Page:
Easter Sunday bomb attacks kill more than 200 at Sri Lankan churches, hotels

The death toll from a series of Easter Sunday bombings at churches and hotels in Sri Lanka now exceeds 200, according to police and local media. Thirteen suspects have been arrested.

No claims of responsibility as 3 police officers killed and 13 Sri Lankans arrested in search for suspects

Sri Lankans carry a dead body at St. Sebastian's Church damaged in blast in Negombo, north of Colombo, Sri Lanka, on Sunday. The bomb attacks on churches and luxury hotels left more than 200 people dead and at least 450 injured on Easter Sunday. Authorities have shutdown social media and are searching for suspects. (Chamila Karunarathne/Associated Press)

Thirteen people were arrested and three officers were killed on Sunday as police sought those behind a rash of bombings at churches and hotels in Sri Lanka that killed more than 200 people, police and local media said.

"Altogether we have information of 207 dead from all hospitals. According to the information, as of now we have 450 injured people admitted to hospitals," police spokesperson Ruwan Gunasekera told reporters in Colombo.

Those killed included 32 foreigners, following the near simultaneous and co-ordinated explosions that struck three churches and three luxury hotels, in one of the deadliest blasts in the country's history, government officials said.

U.S. Secretary of State Mike Pompeo said "several" Americans were among the dead. Global Affairs Canada said in a statement that it has "no reports of any Canadian citizens being affected" by the attacks.

Among the fatalities were three people from Denmark, two from Turkey, and one from Portugal, Sri Lankan officials said. There were also Chinese and Dutch among the dead, according to media reports. Five British people, two of whom had dual U.S. citizenship, and three Indians were killed, according to officials in those countries.

The eight explosions, some of which officials said were suicide bomb attacks, led to an immediate clampdown, with the government declaring a curfew from 6 p.m. to 6 a.m. local time and blocking access to major social media and messaging sites, including Facebook and WhatsApp.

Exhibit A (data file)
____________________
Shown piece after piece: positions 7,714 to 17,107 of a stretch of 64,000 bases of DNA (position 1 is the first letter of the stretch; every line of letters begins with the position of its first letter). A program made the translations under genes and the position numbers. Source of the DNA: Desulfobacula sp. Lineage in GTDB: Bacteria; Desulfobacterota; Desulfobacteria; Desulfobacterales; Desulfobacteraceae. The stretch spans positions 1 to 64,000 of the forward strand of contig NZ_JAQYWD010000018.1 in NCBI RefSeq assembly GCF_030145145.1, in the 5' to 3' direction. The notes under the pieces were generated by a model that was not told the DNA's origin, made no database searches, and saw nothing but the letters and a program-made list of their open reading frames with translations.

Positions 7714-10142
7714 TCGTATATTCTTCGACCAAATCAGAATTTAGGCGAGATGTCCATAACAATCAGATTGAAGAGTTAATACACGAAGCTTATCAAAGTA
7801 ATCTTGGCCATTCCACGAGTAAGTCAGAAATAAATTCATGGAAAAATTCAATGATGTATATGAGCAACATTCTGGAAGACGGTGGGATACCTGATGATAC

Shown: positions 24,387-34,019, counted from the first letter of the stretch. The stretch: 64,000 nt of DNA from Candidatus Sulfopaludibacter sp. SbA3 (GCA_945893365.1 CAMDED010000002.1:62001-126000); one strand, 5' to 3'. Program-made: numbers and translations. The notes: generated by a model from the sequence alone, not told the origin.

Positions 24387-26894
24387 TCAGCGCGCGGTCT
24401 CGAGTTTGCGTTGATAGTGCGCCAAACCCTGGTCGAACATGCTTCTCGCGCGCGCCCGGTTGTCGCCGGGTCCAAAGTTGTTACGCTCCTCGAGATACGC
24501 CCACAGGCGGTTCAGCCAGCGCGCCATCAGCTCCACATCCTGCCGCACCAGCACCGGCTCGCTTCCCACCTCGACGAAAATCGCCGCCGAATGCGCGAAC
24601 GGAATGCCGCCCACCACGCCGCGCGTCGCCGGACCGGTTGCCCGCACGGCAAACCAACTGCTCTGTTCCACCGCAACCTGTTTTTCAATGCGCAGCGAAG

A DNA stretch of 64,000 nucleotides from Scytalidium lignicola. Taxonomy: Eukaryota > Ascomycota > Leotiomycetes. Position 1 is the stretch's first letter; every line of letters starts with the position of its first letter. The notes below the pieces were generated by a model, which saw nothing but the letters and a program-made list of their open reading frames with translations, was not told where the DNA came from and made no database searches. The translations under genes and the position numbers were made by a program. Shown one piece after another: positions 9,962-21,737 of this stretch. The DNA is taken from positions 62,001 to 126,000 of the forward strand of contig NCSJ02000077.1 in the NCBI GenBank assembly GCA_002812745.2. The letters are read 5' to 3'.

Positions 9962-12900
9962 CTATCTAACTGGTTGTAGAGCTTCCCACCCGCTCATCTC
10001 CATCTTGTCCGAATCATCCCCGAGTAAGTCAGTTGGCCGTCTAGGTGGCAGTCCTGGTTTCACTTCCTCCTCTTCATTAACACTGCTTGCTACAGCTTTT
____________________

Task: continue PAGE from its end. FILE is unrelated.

SriLankan Airlines is telling passengers booked on flights out of the country that they will be able to fly despite the curfew.

Watch: Sri Lanka reels from a series of co-ordinated bomb attacks

Carnage in Sri Lanka

3 years ago
Duration 0:41
Sri Lanka reels from a series of co-ordinated bomb attacks on several churches and luxury hotels on Easter Sunday.

Three of the blasts targeted St. Anthony's Church in Colombo, St. Sebastian's Church in the western coastal town of Negombo and another, the Zion church in the eastern town of Batticaloa around 8.45 a.m. local time as the Easter Sunday mass was in progress, a police spokesperson said.

Three other explosions were reported from the five-star hotels — the Shangri-La, the Cinnamon Grand and the Kingsbury in Colombo. Foreigners and locals who were injured in hotel blasts were admitted to the Colombo General Hospital.

Hours later, two more blasts occurred as police moved to Dematagoda on the outskirts of Colombo and occupants of a house apparently set off explosives to prevent being arrested. A police spokesperson said three police officers were killed when they went to question suspects following a tip. 

Military spokesperson Brig. Atapattu said one of the two blasts occurred at a guesthouse in Dehiwala, south of the capital, killing at least two people.

A Sri Lankan police commando enters a house suspected to be a hideout of militants following a shoot out in Colombo, Sri Lanka on Sunday. Thirteen people were arrested and three officers were killed during raids in search of suspects following the attacks. (Eranga Jayawardena/Associated Press)

No claim of responsibility

There were no immediate claims of responsibility for the attacks in a country which was at war for decades with Tamil  separatists until 2009, a time when bomb blasts in the capital were common.

Local Christian groups have said they faced increasing intimidation from some extremist Buddhist monks in recent years. Last year, there were clashes between the majority Sinhalese Buddhist community and minority Muslims, with some hardline Buddhist groups accusing Muslims of forcing people to convert to Islam.